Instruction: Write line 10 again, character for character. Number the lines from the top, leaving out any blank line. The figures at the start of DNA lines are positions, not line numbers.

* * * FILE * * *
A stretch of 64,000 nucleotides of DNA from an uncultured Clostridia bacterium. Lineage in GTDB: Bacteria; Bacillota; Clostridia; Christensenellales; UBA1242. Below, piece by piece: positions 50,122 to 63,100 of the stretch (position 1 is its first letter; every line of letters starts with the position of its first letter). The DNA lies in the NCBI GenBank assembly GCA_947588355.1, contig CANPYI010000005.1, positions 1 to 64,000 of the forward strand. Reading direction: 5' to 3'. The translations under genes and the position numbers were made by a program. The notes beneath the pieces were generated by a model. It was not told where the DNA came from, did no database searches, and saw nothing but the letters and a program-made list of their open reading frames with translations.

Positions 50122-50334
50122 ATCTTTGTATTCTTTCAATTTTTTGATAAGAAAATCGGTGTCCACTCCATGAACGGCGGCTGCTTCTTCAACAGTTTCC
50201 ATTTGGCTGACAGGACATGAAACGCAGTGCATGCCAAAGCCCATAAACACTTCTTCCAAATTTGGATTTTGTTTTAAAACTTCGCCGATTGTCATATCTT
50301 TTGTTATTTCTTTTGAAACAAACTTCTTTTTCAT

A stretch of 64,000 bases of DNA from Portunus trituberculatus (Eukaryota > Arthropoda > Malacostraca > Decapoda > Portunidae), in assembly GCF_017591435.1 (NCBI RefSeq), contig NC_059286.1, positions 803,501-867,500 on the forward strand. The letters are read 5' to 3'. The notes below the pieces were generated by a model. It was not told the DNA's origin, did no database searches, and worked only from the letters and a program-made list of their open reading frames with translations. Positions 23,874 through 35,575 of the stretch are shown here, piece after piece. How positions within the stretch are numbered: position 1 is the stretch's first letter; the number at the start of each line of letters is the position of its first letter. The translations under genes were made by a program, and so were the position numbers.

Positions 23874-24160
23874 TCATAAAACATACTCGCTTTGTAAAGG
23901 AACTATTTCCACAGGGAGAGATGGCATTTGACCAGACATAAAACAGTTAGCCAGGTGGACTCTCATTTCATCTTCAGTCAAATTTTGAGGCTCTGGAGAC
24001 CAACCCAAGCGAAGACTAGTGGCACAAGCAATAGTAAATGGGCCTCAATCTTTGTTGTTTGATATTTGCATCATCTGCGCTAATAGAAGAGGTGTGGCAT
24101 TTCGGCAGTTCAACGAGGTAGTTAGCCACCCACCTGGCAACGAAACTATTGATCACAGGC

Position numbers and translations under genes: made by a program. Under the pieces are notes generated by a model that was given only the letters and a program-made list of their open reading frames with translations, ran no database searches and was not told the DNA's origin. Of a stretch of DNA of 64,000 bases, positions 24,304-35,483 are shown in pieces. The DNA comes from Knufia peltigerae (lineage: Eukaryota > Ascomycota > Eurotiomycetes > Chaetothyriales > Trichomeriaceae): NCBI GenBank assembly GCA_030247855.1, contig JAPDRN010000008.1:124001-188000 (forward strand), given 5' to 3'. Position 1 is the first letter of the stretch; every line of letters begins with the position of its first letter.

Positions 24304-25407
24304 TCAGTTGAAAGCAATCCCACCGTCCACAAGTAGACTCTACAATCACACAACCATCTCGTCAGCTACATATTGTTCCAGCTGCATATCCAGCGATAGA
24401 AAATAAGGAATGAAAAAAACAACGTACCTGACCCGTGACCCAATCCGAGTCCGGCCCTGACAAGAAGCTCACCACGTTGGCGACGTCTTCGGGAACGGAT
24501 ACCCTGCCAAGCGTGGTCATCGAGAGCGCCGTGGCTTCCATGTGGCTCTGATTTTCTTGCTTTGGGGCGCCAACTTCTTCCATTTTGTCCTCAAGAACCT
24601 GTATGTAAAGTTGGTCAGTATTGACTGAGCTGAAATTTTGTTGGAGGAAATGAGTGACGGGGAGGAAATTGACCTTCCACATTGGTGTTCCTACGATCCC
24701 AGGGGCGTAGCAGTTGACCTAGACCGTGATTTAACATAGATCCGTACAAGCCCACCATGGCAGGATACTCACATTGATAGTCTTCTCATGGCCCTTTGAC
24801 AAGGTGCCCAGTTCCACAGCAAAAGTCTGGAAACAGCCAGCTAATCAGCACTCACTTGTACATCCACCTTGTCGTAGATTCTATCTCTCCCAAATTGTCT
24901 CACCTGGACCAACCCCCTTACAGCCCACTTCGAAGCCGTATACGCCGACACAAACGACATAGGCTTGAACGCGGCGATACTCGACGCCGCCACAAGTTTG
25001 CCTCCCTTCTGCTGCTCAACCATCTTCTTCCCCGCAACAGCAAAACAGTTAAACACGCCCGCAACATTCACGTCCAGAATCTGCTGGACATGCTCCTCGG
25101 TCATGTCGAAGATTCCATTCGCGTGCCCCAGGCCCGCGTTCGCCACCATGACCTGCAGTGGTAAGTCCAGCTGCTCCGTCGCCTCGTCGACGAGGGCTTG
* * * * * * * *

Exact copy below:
24001 CAACCCAAGCGAAGACTAGTGGCACAAGCAATAGTAAATGGGCCTCAATCTTTGTTGTTTGATATTTGCATCATCTGCGCTAATAGAAGAGGTGTGGCAT